My name is Susan Kistler and I am the Executive Director for the American Evaluation Association. I contribute each Saturday’s posting to the AEA365 Blog. Recently, evaluators have been showing off their funny bones and I wanted to share with you the following, not only to make you laugh, but also because they make one think about evaluation practice.
Rad Resource: Patricia Rogers and Jane Davidson have ramped their new blog up to 11. Genuine Evaluation is consistently thought provoking, well-written, and…humorous! Keep an eye out for their “Friday Funny” among the regular posts that span the gamut of the field and related disciplines. One of the few evaluation blogs with regular new content, their wry wit extends well beyond the Friday contributions. Recent posts include:
- A ‘program logic’ for including ‘outsiders’ in evaluation teams
- What you measure and how you measure it – the Greek financial example
- Friday Funny – Reconciling insider views and hard evidence
Read Genuine Evaluation, and learn more from Jane and Patricia at http://genuineevaluation.com/.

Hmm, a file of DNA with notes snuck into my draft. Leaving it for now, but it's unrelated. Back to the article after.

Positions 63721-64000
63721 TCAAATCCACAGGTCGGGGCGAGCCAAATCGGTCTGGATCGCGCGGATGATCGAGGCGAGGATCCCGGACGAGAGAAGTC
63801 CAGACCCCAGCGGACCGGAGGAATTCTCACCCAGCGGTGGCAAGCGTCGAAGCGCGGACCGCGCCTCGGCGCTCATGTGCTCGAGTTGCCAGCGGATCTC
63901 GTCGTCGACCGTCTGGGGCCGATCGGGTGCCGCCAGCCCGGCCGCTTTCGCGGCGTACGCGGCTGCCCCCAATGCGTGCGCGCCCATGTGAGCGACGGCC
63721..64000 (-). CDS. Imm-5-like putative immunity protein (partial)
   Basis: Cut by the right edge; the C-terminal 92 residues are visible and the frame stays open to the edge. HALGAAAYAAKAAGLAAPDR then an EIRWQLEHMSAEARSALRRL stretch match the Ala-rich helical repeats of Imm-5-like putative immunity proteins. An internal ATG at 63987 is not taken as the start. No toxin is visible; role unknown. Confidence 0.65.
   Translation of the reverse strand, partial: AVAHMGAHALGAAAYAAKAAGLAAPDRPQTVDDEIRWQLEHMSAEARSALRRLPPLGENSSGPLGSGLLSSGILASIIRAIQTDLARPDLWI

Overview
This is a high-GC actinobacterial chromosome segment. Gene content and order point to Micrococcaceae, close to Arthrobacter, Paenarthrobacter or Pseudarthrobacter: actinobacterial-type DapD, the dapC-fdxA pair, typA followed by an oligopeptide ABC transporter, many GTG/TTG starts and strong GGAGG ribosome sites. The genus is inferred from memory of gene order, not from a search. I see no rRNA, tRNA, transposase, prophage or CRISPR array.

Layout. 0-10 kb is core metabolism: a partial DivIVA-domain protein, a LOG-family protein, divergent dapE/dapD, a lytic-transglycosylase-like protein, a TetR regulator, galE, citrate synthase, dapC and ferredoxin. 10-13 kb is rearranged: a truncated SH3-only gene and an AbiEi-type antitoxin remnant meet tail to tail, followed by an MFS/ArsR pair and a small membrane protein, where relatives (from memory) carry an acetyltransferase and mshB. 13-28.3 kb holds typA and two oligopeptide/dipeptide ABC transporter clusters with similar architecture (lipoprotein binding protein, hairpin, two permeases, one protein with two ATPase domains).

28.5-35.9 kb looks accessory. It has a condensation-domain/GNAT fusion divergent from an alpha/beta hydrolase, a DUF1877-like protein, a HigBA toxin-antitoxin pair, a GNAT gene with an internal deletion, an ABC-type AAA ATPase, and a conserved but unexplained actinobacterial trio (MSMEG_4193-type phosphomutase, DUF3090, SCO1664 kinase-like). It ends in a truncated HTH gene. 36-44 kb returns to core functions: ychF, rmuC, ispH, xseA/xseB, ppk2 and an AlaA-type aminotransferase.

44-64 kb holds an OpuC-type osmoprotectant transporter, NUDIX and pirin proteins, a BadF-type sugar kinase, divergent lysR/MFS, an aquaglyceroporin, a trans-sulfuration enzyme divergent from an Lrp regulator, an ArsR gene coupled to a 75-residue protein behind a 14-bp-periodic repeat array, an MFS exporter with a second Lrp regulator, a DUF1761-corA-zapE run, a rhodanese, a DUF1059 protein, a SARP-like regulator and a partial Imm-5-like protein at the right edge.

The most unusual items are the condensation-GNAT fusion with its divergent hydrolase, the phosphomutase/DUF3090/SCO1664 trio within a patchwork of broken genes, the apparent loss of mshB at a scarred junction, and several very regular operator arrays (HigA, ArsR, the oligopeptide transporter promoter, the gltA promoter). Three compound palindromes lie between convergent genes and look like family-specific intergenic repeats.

Rad Resource: Inspired by the Evaluation 2010 Conference Theme of “Evaluation Quality,” John Gargani suggests that “There is a great deal packed into those two words, and my blog will be dedicated to unpacking them as we lead up to the November AEA conference.” He starts on a light note, positing “The Laws of Evaluation Quality” and offering the “Evaluation Quality Likert Scale” for use on your next survey. To whet your appetite:
- Stakeholder’s First Law of Evaluation Quality
The quality of an evaluation is directly proportional to the number of positive findings it contains.
- Corollary to Stakeholder’s First Law
A program evaluation is an evaluation that supports my program
Read the full post and other content from John’s blog at http://gcoinc.wordpress.com/.
Rad Resource: The AEA eLibrary is chock full of models, presentation slides, how-to guides, instruments, and papers. Included therein are two comics that appeared in last year’s AEA newsletters. I adapted each, with permission of course, from the XKCD comic. Teaching a quantitative analysis course? Try this on for size:
The eLibrary is public and extensively searchable. To find the comics, try searching on keyword ‘humor’ but I recommend browsing more fully to find the gems hidden within. Explore the AEA eLibrary at http://bit.ly/aeaelibrary.